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Anastasia Bulay
June 17, 2024 | Anastasia Bulay

Rosé to Celebrate Summer

Summer is the perfect time for Rosé wine: beautiful, refreshing, and bursting with flavors of fresh strawberries and other delicious fruit. It's a fantastic complement to light dishes, making it a popular choice for warm-weather gatherings.

Rosé has become a global phenomenon, attracting a devoted following. But how many of these fans are truly familiar with the vast diversity of Rosé? There's a whole world to explore within this seemingly simple pink drink. Different types of Rosé exist, with a spectrum of shades ranging from the palest blush to a deeper, more pronounced pink. The grape varietals used can vary greatly, and the winemaking techniques employed to craft Rosé can be quite diverse as well.

Mastering these factors opens the door to a world of delicious discoveries. Each rosé style offers a unique taste adventure waiting to be explored. What delicious dishes will unlock the magic of different Rosé styles, creating a perfect summer feast?

And finally, the age-old question: who deserves our gratitude for this delightful "drink of the gods"? Let's delve deeper and discover the fascinating world of Rosé!

Beyond the Blush: Unveiling the Colors of Rosé

Unlike what many believe, the captivating pink color of Rosé doesn't directly indicate sweetness. It's all about the relationship between red grape skins and the juice during fermentation. The briefer the contact, the paler the pink. Conversely, longer contact results in deeper shades. This delicate dance unlocks a fascinating spectrum of Rosé styles:

Pale Pinks: Imagine a summer breeze carrying refreshing notes of mint, grapefruit, and strawberries. These characteristics are hallmarks of pale pink Rosés, often crafted from Pinot Noir, Carignan, or Zinfandel grapes. Their light body makes them perfect companions for grilled vegetables, lighter seafood dishes, or simply enjoying a sunny afternoon.

Blush Pinks: Merlot, Grenache, and Sangiovese grapes lend their personality to blush pink Rosés. These wines boast enticing flavors of sweet cherries, raspberries, and blood oranges. Their slightly fuller body allows them to stand up to richer dishes like creamy pastas, grilled chicken, or even lighter red meat stews.

Darker Pinks: For those seeking bolder flavors, darker pink Rosés crafted from Cabernet Sauvignon or Tempranillo grapes offer a delightful surprise. Dark berry notes mingle with hints of spice, creating a complex flavor profile. These robust Rosés can hold their own against grilled meats or poultry.

Making Rosé: Exploring the Techniques

The final shade of a Rosé isn't just about the grape varietals used. Winemaking techniques have a major impact on the color. Let's explore the four main ways Rosé is made:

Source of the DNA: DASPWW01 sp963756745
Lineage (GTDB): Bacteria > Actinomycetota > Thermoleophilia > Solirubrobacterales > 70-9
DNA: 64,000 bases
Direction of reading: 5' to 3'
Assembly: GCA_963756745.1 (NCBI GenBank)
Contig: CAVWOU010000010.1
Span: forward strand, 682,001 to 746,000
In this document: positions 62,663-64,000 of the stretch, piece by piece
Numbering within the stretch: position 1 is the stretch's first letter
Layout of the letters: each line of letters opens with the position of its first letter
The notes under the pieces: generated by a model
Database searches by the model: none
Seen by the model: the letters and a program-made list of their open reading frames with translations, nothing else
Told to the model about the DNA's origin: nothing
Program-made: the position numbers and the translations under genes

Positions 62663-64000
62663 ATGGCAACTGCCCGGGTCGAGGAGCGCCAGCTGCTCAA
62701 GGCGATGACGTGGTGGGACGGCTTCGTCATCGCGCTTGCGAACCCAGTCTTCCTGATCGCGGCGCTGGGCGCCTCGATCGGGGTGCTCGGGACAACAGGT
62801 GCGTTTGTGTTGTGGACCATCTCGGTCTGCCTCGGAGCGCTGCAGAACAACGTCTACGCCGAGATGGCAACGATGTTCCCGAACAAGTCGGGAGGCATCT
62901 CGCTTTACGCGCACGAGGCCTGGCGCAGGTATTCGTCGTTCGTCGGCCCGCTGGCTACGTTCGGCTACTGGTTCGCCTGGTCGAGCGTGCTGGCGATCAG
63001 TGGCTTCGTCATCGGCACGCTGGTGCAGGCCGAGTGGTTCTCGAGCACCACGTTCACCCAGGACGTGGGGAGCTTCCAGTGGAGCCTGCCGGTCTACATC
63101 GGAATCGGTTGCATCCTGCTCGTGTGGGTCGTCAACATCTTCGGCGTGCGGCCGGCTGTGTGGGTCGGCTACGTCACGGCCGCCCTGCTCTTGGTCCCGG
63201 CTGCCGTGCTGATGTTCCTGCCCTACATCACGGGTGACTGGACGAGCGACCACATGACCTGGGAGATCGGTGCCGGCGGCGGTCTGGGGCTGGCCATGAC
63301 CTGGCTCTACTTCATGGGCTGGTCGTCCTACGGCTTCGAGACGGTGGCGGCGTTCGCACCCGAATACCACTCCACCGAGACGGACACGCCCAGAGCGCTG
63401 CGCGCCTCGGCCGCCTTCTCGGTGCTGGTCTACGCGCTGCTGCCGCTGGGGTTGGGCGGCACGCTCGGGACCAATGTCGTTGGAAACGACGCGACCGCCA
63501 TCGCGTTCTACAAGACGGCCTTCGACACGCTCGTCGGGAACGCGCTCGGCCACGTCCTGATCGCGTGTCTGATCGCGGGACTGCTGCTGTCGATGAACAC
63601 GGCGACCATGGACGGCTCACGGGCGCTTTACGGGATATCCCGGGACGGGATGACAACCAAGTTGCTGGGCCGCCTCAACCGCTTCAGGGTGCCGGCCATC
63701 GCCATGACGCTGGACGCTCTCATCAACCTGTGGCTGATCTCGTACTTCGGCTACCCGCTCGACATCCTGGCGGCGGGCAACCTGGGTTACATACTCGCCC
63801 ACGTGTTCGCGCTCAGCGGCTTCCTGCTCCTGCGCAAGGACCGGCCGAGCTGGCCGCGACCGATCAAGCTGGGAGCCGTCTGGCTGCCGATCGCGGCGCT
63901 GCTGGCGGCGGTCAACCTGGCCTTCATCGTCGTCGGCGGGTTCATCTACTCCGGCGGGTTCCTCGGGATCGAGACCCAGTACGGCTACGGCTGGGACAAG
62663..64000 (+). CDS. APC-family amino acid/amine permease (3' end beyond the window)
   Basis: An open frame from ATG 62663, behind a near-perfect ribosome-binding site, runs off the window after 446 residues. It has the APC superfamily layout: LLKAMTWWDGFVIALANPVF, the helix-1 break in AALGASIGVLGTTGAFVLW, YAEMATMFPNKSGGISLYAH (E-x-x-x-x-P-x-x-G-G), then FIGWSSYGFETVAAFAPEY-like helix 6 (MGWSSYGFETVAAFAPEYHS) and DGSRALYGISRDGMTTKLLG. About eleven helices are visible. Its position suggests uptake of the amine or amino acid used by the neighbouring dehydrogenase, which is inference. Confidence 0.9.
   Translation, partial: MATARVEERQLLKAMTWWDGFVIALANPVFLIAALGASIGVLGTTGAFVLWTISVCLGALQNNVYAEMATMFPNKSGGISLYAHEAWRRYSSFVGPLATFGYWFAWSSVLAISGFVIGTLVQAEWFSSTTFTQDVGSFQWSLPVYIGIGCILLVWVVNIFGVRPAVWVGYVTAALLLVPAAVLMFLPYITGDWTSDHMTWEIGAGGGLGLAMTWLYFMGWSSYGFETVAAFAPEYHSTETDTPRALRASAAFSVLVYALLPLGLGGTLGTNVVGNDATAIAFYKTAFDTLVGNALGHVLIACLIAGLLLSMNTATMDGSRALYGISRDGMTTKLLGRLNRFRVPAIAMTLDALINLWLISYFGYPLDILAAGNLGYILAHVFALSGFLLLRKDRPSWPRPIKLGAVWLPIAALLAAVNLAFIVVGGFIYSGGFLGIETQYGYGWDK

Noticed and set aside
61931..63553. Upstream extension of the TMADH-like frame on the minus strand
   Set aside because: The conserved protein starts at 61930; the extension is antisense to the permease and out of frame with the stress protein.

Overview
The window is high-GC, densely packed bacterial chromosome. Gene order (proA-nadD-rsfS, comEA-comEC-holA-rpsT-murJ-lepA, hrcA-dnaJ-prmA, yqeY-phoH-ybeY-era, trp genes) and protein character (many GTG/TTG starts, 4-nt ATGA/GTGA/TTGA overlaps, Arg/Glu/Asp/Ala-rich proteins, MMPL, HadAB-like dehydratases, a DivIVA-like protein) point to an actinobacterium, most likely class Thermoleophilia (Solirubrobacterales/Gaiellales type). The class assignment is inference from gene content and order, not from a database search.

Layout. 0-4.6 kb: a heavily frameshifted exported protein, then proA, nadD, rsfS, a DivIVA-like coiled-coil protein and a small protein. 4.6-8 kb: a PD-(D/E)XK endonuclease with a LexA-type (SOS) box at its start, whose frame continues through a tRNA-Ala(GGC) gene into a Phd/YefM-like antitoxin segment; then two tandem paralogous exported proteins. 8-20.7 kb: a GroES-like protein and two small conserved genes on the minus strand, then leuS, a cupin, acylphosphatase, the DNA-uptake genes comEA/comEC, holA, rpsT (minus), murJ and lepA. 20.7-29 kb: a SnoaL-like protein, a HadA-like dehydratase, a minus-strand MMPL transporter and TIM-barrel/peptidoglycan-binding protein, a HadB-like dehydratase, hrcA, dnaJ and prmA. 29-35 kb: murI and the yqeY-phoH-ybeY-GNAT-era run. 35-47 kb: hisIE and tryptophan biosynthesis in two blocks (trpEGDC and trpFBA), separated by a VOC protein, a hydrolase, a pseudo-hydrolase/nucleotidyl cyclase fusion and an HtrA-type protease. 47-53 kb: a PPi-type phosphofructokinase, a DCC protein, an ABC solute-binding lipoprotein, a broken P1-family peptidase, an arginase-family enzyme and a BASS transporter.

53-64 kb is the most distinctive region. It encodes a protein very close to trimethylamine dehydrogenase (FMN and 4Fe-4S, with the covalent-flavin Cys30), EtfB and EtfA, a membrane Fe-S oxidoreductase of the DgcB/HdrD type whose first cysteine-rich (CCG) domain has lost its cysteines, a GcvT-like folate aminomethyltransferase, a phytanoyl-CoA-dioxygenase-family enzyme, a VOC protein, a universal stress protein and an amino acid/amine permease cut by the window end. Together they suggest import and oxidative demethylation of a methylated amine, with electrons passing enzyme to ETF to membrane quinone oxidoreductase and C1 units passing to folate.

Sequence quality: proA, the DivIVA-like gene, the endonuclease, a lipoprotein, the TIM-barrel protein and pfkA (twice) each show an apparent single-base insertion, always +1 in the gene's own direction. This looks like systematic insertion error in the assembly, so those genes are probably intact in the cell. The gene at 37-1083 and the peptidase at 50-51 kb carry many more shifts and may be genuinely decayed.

Maceration: This popular method involves allowing red grape skins (called “must”) to rest briefly with the clear juice. This "soaking" extracts color, flavors, aromas, and structure from the skins, resulting in a deeper pink wine with bolder personalities and pronounced flavors.

Direct Press: In this speedy approach, the red grape skins have minimal contact with the juice, similar to making white wine. A hint of color remains, creating the lightest-colored Rosés, like pale-salmon, with refreshing citrus notes and delicate strawberry hints. Specific flavors can vary by grape type.

Saignée (or "Bleeding"): This less common technique borrows from red wine production. During the early stages, some juice is "bled" off, or simply extracted, and used to create Rosé in a separate vat. This method can yield unique rosés with distinct personalities, often resulting in some of the best-aging Rosés as well as the darkest and most tannic ones.

Blending: While seemingly simple (red + white = Rosé!), blending fermented red and white wines is prohibited in most European wine regions (AOP) with strict regulations. The exception? Champagne! Here, blending is the preferred method for crafting their iconic Rosé Champagne. In some New World regions with less rigid rules, blending can also be used to create Rosés, offering a range of styles.

A Culinary Chameleon: Rosé's Unexpected Pairing Power

Rosé's versatility extends far beyond its refreshing summer appeal. Its ability to pair beautifully with a wide range of foods makes it a true culinary chameleon. Here's a glimpse into the world of food and Rosé pairings:

Light and Fresh: Take your next barbecue to the next level! Lighter-bodied Rosé styles complement grilled vegetables, fresh salads, and delicate seafood dishes like seared scallops or grilled salmon.

A Touch of Spice: Don't shy away from bolder flavors! Rosés can handle the heat of spicy cuisine. Experiment with Indian curries, Thai stir-fries, or even Mexican dishes.

Mediterranean Match: Rosé shines alongside the vibrant flavors of the Mediterranean. Explore pairings with Greek moussaka, Lebanese mezze platters, Israeli falafel, or a simple plate of hummus and grilled vegetables.